# Floating point problems

• ### Question

• Hi! I am writing some functions in Server 2005 and i'm facing some weird problems, could somebody explain me whats happening ??

I wrote the next code where i declare as float variable that should increase by .1 units in every cycle of the loop, and when I check the output notice that in the 60th cycle mi counter has increased .0001 : there is not so little numbers or a great number of cycles, why is this happening???

Is there any solution ??? other than update my version because my hardware is limted

```/*

declare @medhb float(15)
set @medhb = 4.5

WHILE @medhb <= 18

BEGIN

print STR(@medhb,10,5)

set @medhb = @medhb + .1000

CONTINUE

END

*/OUTPUT:  10.30000  10.40001  10.50001  10.60001
```

Thursday, June 13, 2013 9:56 PM

• No - this does not "solve" the problem.  If you select @medhb inside the loop, you will see that the actual value is very close but not exactly the desired value.  For example, 7.9 is actually 7.89999999999999.  Both you and OP have unintentionally hidden the approximate nature of floating point numbers by using STR function to display the value - which rounds while formatting (as we should expect).

The moral of the story is that you need to use the correct datatype and understand the limitations of your choice. If the requirement is exact precision, then the more appropriate datatype is probably decimal / numeric.

A more complete explanation of floating point usage in a computer in all its gory detail.

Floating point arithmetic

• Edited by Friday, June 14, 2013 7:04 PM added floating point link
• Proposed as answer by Monday, June 17, 2013 4:04 AM
• Marked as answer by Saturday, June 22, 2013 3:09 AM
Friday, June 14, 2013 6:59 PM
• Hi,

You shouldn't be using FLOATs for that kind of tasks.

FLOATs are intended for scientific and statistical use, not storing counters, integers or currency amounts.

For your particular case, NUMERIC or DECIMAL variables are best

DECLARE @medhb NUMERIC(15,4)

SET @medhb = 4.5

...

Sebastian Sajaroff Senior DBA Pharmacies Jean Coutu

Friday, June 14, 2013 7:07 PM
• Use fixed decimal datatype instead of float.

```declare @medhb decimal(15,4)
set @medhb = 4.5
WHILE @medhb <= 18
BEGIN
print STR(@medhb,10,5)
set @medhb = @medhb + .1000
CONTINUE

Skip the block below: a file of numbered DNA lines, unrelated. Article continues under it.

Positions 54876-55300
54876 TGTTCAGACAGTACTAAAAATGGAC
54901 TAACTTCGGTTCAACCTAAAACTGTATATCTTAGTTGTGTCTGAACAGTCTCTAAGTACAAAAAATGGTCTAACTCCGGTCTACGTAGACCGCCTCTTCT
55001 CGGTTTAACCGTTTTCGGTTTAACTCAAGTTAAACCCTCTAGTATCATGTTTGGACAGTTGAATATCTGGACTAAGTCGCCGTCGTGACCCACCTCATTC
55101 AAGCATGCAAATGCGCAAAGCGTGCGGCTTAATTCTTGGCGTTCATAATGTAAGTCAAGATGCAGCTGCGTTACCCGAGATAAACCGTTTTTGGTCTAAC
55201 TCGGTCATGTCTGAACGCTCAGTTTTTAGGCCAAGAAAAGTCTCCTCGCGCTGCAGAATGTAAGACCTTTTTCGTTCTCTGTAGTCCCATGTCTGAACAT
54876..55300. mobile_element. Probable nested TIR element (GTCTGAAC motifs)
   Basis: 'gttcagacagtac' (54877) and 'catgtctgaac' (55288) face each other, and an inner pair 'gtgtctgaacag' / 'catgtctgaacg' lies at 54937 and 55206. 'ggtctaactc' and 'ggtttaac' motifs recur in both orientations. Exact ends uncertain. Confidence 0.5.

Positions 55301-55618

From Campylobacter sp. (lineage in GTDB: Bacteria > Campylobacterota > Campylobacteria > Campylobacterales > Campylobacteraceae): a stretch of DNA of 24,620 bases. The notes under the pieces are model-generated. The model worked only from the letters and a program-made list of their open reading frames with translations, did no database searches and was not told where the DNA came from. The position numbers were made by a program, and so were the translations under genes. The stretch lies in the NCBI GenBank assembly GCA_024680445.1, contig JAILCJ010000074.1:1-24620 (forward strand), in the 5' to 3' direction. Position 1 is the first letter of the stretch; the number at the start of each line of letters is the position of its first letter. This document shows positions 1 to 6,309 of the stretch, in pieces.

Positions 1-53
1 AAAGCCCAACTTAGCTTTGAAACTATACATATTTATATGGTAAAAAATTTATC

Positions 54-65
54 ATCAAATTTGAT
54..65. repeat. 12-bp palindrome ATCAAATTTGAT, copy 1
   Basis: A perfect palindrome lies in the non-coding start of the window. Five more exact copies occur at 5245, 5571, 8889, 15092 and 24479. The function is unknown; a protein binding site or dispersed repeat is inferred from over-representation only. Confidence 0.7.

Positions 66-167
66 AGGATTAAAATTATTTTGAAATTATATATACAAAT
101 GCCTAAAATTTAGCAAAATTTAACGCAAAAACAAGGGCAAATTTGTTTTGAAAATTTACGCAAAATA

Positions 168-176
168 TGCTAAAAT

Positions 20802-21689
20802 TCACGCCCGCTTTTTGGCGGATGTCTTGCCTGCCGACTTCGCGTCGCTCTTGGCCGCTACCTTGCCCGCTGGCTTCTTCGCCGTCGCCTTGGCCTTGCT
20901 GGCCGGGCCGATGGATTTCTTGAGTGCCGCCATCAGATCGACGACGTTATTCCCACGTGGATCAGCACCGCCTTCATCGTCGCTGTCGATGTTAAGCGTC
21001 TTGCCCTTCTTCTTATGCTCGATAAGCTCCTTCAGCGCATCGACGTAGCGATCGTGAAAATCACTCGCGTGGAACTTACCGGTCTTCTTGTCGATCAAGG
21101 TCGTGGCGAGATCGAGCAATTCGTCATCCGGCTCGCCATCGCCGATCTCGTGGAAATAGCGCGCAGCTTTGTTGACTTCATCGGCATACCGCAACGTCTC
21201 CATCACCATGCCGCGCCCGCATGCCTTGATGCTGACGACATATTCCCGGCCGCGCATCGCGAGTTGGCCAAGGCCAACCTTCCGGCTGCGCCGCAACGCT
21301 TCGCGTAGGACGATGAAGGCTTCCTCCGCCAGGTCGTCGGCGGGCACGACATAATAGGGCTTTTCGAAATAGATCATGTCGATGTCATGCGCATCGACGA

END```

Friday, June 14, 2013 7:21 PM

### All replies

• this happens regardless the value used as n in float(n)
Thursday, June 13, 2013 9:58 PM
• Dear Avila,

Based on BOL, Floating point data is approximate; therefore, not all values in the data type range can be represented exactly.

Syntax: float [ ( n ) ]

--If n is specified, it must be a value between 1 and 53. The default value of n is 53.

If you change value of n to 25 through 53, the precision will change to 15 digits and your problem will solve. Try this please:

```DECLARE @medhb FLOAT(25)
SET @medhb = 4.5

DECLARE @inc FLOAT(5)
WHILE @medhb <= 18
BEGIN

PRINT STR(@medhb, 10, 5)

SET @medhb = @medhb + .1000

CONTINUE

END```

Regards,

Saeid

http://sqldevelop.wordpress.com/

Thursday, June 13, 2013 10:31 PM
• First of all we do not write loops in SQL; this is a declarative language. Next, you need to google how IEEE floating point works. This is part of freshman programming classes that deal with approximate numerics. Today, SQL programmers use DECIMAL(s,p); we are not limited to 16  bit hardware.

--CELKO-- Books in Celko Series for Morgan-Kaufmann Publishing: Analytics and OLAP in SQL / Data and Databases: Concepts in Practice Data / Measurements and Standards in SQL SQL for Smarties / SQL Programming Style / SQL Puzzles and Answers / Thinking in Sets / Trees and Hierarchies in SQL

Friday, June 14, 2013 1:32 AM
• No - this does not "solve" the problem.  If you select @medhb inside the loop, you will see that the actual value is very close but not exactly the desired value.  For example, 7.9 is actually 7.89999999999999.  Both you and OP have unintentionally hidden the approximate nature of floating point numbers by using STR function to display the value - which rounds while formatting (as we should expect).

The moral of the story is that you need to use the correct datatype and understand the limitations of your choice. If the requirement is exact precision, then the more appropriate datatype is probably decimal / numeric.

A more complete explanation of floating point usage in a computer in all its gory detail.

Floating point arithmetic

• Edited by Friday, June 14, 2013 7:04 PM added floating point link
• Proposed as answer by Monday, June 17, 2013 4:04 AM
• Marked as answer by Saturday, June 22, 2013 3:09 AM
Friday, June 14, 2013 6:59 PM
• Hi,

You shouldn't be using FLOATs for that kind of tasks.

FLOATs are intended for scientific and statistical use, not storing counters, integers or currency amounts.

For your particular case, NUMERIC or DECIMAL variables are best

DECLARE @medhb NUMERIC(15,4)

SET @medhb = 4.5

...

Sebastian Sajaroff Senior DBA Pharmacies Jean Coutu

Friday, June 14, 2013 7:07 PM
• Use fixed decimal datatype instead of float.

```declare @medhb decimal(15,4)
set @medhb = 4.5
WHILE @medhb <= 18
BEGIN
print STR(@medhb,10,5)
set @medhb = @medhb + .1000
CONTINUE
END```

Friday, June 14, 2013 7:21 PM